Canadian researchers have published a study measuring free and conjugated forms of bisphenol A (BPA) and triclosan (TCS) in urinary samples obtained from 2,000 pregnant women enrolled in the Maternal-Infant Research on Environmental Chemicals (MIREC). Tye Arbuckle, et al., “Exposure to Free and Conjugated Forms of Bisphenol A and Triclosan among Pregnant Women in the MIREC Cohort,” Environmental Health Perspectives, April 2015. Billed as “the largest national-level data” to address both the free and conjugated forms of these phenols, the results evidently suggest that exposure varies by material age, household income, education, and smoking factors, depending on the type of consumer products used by individuals.

In particular, researchers detected conjugated BPA and TCS in 95 and 99 percent of samples, and free-form BPA and TCS in 43 and 80 percent of samples, respectively. “Significant predictors of BPA included material age < 25 vs. ≥ 35 years, current smoking, low vs. high household income, and low vs. high education,” note the authors. “For TCS, urinary concentrations were significantly higher in women ≥ 25 years of age, never vs. current smokers, and women with high household income and high education.”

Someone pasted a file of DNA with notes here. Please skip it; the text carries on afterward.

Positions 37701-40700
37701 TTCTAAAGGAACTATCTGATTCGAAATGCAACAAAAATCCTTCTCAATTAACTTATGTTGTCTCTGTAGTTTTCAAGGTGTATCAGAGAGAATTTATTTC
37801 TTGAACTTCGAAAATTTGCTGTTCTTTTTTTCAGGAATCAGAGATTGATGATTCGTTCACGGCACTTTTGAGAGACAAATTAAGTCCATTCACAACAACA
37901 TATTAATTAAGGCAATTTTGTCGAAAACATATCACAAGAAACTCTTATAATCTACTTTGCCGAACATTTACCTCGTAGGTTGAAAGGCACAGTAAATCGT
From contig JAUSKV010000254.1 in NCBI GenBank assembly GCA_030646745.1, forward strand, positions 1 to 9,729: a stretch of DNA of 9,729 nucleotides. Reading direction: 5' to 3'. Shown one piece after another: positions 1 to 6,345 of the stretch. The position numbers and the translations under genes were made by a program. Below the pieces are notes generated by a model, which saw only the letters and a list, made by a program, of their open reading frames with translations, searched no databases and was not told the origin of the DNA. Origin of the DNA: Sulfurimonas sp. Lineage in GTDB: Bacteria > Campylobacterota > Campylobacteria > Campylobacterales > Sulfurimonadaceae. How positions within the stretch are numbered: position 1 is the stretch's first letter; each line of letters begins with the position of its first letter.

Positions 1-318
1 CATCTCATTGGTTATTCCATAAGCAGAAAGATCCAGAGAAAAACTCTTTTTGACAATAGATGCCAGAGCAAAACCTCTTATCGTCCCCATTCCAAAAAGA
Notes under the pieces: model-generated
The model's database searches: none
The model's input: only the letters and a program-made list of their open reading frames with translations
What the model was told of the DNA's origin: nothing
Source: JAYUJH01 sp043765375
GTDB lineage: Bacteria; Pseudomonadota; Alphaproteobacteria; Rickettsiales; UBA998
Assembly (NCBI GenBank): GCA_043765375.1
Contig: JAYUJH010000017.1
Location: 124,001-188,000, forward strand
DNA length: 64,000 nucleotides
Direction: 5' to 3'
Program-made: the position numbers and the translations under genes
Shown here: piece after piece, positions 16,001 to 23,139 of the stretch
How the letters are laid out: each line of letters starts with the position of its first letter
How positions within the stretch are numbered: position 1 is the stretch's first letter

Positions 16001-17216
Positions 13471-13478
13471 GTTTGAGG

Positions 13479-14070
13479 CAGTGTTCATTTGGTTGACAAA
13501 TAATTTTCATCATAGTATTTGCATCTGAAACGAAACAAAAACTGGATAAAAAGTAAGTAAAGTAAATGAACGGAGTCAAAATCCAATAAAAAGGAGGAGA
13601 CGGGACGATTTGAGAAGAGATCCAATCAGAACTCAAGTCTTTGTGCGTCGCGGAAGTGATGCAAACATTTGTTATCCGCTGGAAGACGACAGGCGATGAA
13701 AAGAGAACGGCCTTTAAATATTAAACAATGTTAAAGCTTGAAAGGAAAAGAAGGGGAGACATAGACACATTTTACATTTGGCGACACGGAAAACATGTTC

The authors also argue that more biomonitoring studies are needed to measure exposure to free BPA and TCS, as these “may be more toxicologically active than the conjugated forms.” As they explain, “These data will be important in assessing potential risks of these chemicals and in developing profiles of exposure, particularly in identifying women with elevated exposures.”